Milwaukee Neighborhood News Service

Teens Learn Healthy Business Skills

Teens Grow Greens members pitch product ideas to business leaders

By , Milwaukee Neighborhood News Service - Sep 19th, 2016 06:41 am
Briana Beal (left) and Keana Nelson developed a line of salsas for the product competition. Photo by Andrea Waxman.

Briana Beal (left) and Keana Nelson developed a line of salsas for the product competition. Photo by Andrea Waxman.

Desire Sconiers and Taminisha Hughes stood in front of a cardboard presentation board adorned with information about Saucée (pronounced saw-SAY), a healthy sandwich spread they created. Speaking to a small group of adults gathered before them, the 16-year-old students explained the two flavor variations they developed, Zesty Zucchini and Cool Cucumber. They are considering a third, Spicy Sriracha.

“We are Saucée, where we make sauce, like a boss,” Sconiers and Hughes chanted in unison.

The two are paid interns working for the leadership development nonprofit Teens Grow Greens. Like the other six members of their cohort, Sconiers and Hughes repeated their presentation to 70 business leaders and supporters, who circulated around the room at the first annual Teens Grow Greens Pitch Night, held in the 88Nine Radio Milwaukee building, 220 E. Pittsburgh Ave. Other original product lines pitched by the 14-to-17-year-old interns included salsas, soaps and freezer pops.

Briana Beal, a senior at Milwaukee Collegiate Academy, 4030 N. 29th St., and Keana Nelson, a junior at Riverside University High School, 1615 E. Locust St., designed a salsa that can be customized on the spot at festivals and farmers markets.

Ja’Kobe Patrick (center) and Daisha O’Bee (right) talk about their product idea, Soapery, with Pitch Night attendees. Photo by Andrea Waxman.

Ja’Kobe Patrick (center) and Daisha O’Bee (right) talk about their product idea, Soapery, with Pitch Night attendees. Photo by Andrea Waxman.

While selling Teens Grow Greens’ signature acai bowls, Beal and Nelson noticed that buyers were hesitant to purchase products that took time to make. To speed up the process, they developed a pre-mixed salsa base to which they can add tomato or pineapple, according to a customer’s preference.

All products were required to have a “triple bottom line,” according to Teens Grow Greens co-founder and director Charlie Uihlein. That is, they have to be good for the planet, good for people and make a profit. Since the program focuses on teaching leadership and character development through growing and cooking healthy food, it’s not surprising that all of the products incorporated plants, Uihlein said.

Teaching how to be healthy is an important goal of Teens Grow Greens. “Teens who have better knowledge of what to eat can pay more attention in class and studies show they do better in school,” said Uihlein, 32, who founded the organization with his wife Rachel in 2013.

Uihlein said his motivation to help young people learn how to become leaders comes from his own story. “I know what it was like to not feel successful, to not be in the driver’s seat of my own life.” Explaining that he was not a good student, Uihlein said he wishes he had been able to find success earlier.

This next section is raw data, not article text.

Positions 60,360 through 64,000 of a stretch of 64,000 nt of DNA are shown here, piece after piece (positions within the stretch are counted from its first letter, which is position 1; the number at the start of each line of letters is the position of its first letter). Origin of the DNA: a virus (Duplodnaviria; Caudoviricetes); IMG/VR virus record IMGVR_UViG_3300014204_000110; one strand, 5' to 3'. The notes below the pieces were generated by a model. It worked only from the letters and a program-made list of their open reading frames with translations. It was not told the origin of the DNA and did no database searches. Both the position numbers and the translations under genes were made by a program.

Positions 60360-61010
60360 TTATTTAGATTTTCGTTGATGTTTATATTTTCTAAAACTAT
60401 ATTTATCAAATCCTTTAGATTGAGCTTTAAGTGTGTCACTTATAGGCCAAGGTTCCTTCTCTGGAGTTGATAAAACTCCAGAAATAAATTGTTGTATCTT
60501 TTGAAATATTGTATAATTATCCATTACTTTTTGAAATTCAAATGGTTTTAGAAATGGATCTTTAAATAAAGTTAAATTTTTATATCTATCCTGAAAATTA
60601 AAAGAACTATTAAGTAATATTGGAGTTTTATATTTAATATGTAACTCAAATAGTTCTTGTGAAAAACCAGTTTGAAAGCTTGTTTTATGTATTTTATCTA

“Everything we do (at Teens Grow Greens) is for the teens to learn leadership,” Uihlein said, and to help them develop skills and character traits such as resilience, responsibility, self-worth and communication skills, which are all integral to becoming successful and fulfilled individuals.

“Besides academics and athletics, there has to be another avenue toward success,” Uihlein told Pitch Night attendees. “Teens Grow Greens is this other avenue; a nine-month paid internship that is also personal and professional development.”

Though building entrepreneurial skills has been part of the program since the initial interns started in February 2014, this year was the first in which Teens Grow Greens partnered with MKEGrind, a youth-focused career development company. MKEGrind founders Sylvia and Thomas Wilson provided eight weeks of in-depth training, including business planning and marketing, Uihlein said.

This, too, was the first year in which interns were assessed on product development and presentation. On Pitch Night, a panel of five judges chose one winner for the best pitch and another for the fluency of the pitch.

Judging the competition were Tina M. Chang, CEO, SysLogic; Juli Kaufmann, president, Fix Development; Andy Nunemaker, CEO, Dynamis Software Corporation; Beth Ridley vice president of marketing strategy, Northwestern Mutual; and Ronny Thompson, CEO, PeachyClean.

Tami Nunez and Thadniya Glaude were selected for the best product pitch for Peppy Pop, a fruity frozen pop, and Sconiers and Hughes won for fluency.

Ridley, who announced the winners, commended Nunez and Glaude for the novelty of their product idea and their research. She praised Sconiers and Hughes for their thorough knowledge of their product and their ability to answer questions about it.

The Teens Grow Greens interns will sell their new products at the Cathedral Square Market on Saturdays, Sept. 24 and Oct. 1.

This story was originally published by Milwaukee Neighborhood News Service, where you can find other stories reporting on fifteen city neighborhoods in Milwaukee.

One thought on “Teens Learn Healthy Business Skills”

  1. Chris M says:

    Congratulations to all involved! Hope this wonderful program keeps on growing!

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